Centered on the historical emergence and evolution of two key terms — the subject and the nation-state — this advanced seminar on German cultural history will focus on a series of case studies from 1800 to the present.
GRMN 550 Väterliteratur: History as Text and Image (1945-1995)
In light of extensive controversies surrounding the commemoration of the end of WW II (May 8, 1945), we will examine how the "burden" of German history is negotiated in contemporary literature and film. The explosive question concerning the evaluation of 1945 — defeat or liberation? — leads to related issues of the "German national character" and its effect within Nazi ideology. The course will therefore also explore various cultural and socio-psychological concepts such as "nationalism," "Bildungsbürgertum," "honor," "authority," and "silent majority."
GRMN 550 | COMP 580 | MLNG 580 | FREN 588 Fairy Tales
This seminar is centered on the genre and development of the fairy tale. We will look at a wide variety of texts and films, such as early oral tales from France and Italy, the collection of tales compiled by the brothers Grimm, tales by Hans Andersen and Oscar Wilde, contemporary fairy tales, feminist fairy tales, as well as recent film adaptations. This course provides a historical overview of the European fairy tale tradition, and investigate differences between the early oral tradition and the folk and wonder tale, the Romantic fairy tale, and more 'realistic' and socially critical versions of the 19th and 20th century.
GRMN 552 The Enlightenment and the Education of the Modern Individual
The late eighteenth century in Germany is a period of fundamental transition. Many of these transitional moments emerge in literature and philosophy as conflicts: between the individual and the collective, between desires and moral obligations, between the will to do good and the desire to exist as a free and autonomous individual. Enlightenment notions of education offer a way of negotiating these conflicts and establishing a stable identity.
Adultery, suicide, homicide, infanticide and many other forms of social deviance are at the core of many of the works we will read. Because of this concern for the seamy side of life, the literature of this period provides what could be considered the first psychology of the modern individual; a psychology that is not only interesting to witness in its emergence during this period, but that continues to re-emerge and provides a unique point of view on contemporary social, cultural and political issues.
GRMN 553 Literary Transpositions of German History as "Trauma"
This course explores the effects of the Holocaust within German postwar culture. In many ways this traumatic legacy has shaped German national identity. Like no other historical event, the Third Reich legacy continues to be denied, discussed, exposed, and transformed within public debates and literary representations, both nationally and internationally. The Holocaust and its changing effects within contemporary culture or, more specifically, the memory and/or denial of national guilt and trauma will be our main focus. We will read selected examples of post-war literature in order to understand if, how, and in what way the past keeps informing the present.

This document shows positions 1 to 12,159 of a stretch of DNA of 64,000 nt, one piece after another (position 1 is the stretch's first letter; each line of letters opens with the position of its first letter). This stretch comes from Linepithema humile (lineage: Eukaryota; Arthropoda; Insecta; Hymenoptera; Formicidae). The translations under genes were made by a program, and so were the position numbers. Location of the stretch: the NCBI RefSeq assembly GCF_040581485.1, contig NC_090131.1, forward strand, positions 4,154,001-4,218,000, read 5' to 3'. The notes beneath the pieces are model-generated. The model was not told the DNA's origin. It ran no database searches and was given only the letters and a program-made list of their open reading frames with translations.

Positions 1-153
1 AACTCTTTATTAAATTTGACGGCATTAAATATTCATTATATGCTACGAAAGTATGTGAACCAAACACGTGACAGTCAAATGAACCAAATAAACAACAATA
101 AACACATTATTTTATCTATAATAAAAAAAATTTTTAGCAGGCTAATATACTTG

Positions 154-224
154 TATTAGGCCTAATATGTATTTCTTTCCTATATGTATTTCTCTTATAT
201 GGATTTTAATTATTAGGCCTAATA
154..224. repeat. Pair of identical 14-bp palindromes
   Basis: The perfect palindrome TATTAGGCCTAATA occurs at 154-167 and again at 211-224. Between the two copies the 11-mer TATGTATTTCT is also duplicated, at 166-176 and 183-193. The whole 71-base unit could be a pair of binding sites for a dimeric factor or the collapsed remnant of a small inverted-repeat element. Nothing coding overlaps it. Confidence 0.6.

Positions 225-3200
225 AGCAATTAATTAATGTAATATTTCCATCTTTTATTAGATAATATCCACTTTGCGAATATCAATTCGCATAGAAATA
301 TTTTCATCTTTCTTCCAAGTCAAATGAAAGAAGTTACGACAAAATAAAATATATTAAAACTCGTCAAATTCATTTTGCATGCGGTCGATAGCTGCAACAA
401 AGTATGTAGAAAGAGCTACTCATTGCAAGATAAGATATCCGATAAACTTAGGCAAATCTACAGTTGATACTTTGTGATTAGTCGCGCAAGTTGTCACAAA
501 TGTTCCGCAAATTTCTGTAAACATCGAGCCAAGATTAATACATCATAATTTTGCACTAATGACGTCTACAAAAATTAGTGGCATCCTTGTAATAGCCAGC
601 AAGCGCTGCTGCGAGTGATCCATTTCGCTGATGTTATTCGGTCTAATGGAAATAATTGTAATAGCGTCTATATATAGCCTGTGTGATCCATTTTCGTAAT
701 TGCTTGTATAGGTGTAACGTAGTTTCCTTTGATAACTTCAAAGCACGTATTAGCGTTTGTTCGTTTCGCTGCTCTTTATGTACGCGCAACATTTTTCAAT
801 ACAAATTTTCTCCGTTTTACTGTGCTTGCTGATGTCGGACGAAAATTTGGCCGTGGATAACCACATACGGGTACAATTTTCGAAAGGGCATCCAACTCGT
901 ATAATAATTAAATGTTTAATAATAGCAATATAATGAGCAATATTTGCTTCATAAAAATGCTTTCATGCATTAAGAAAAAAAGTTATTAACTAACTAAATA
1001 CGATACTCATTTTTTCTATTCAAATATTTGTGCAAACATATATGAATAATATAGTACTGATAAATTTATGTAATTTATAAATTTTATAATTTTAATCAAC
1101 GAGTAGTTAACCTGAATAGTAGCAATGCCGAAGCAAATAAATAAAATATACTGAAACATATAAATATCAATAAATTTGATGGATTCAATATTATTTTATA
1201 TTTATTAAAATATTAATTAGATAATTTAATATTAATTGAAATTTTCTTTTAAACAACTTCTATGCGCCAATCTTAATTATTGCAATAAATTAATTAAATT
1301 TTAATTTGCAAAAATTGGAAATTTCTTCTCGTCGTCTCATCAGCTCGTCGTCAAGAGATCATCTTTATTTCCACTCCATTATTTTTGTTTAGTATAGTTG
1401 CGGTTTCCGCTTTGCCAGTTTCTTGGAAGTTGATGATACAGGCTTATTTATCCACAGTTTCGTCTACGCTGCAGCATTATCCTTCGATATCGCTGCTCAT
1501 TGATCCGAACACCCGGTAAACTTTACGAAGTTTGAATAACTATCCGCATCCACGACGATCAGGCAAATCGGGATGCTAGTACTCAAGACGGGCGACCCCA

GRMN 553 Die Goldenen Zwanziger? - Die Kultur und Literatur der Weimarer Republik
Die zwanziger Jahre in Deutschland und vor allem in Berlin werden oft als "Die Goldenen Zwanziger" bezeichnet. Dieser Kurs wird versuchen diesem Mythos auf den Grund zu gehen, indem die Weimarer Repblik als eine Periode der Konfrontation auf verschiedenen Ebenen, wie z.B. der ökonomischen, politischen, literarischen, filmischen, künstlerischen und architektonischen untersucht wird. Dabei werden verschiedene Trends und Richtungen, wie z.B. "Neue Sachlichkeit" im Vordergrund stehen, sowie Bewegungen, die bereits vor der Weimarer Republik eine Rolle spielten, wie z.B. Expressionismus und Modernismus. Weitere Themenkreise, die in dem Kurs angesprochen werden, sind u.a. die Entwicklung der Großstadt Berlin, das Verhältnis zu den USA, Kulturpolitik der Nazis vor 1933, demokratische und sozialistische Utopien, Massenkultur und Moderne, Modernismus und Realismus.. Texte u.a. von Benjamin, Brecht, Döblin, Fleißer, Freud, Hesse, Kafka, Lukacs, Thomas Mann, Remarque.
GRMN 553 Die Möglichkeit zu trauern – Kultur und Literatur der DDR
In seinem Buch Jubelschreie, Trauergesänge konstatiert Günter de Bruyn: "Geschichte hat keinen Sinn, der wird ihr gegeben, und zwar immer einer, der den Wünschen für die Zukunft entspricht." Es geht in diesem Kurs insofern um Sinngebung, indem ein Bild der DDR erarbeitet werden soll, das zumindest im Ansatz die DDR in ihrer Komplexität zu erfassen sucht. Dabei geht es vor allem darum, die Uneinheitlichkeit des geeinten Deutschlands zu verstehen, indem deren Ursachen analysiert werden. Einerseits werden im Kurs Texte im Vordergrund stehen, die das Selbstverständnis der DDR ausdrücken. Andererseits wird sich der Kurs ebenfalls mit westlichen Modellen der Rezeption der DDR auseinandersetzen, die die DDR einerseits als Unrechtsstaat und andererseits als letzte Hoffnung einer linken Utopie verstehen. Die Frage Was bleibt? wird dabei im Vordergrund stehen.
GRMN 553 Die Deutschen nach der Wende – Kultur und Literatur der Berliner Republik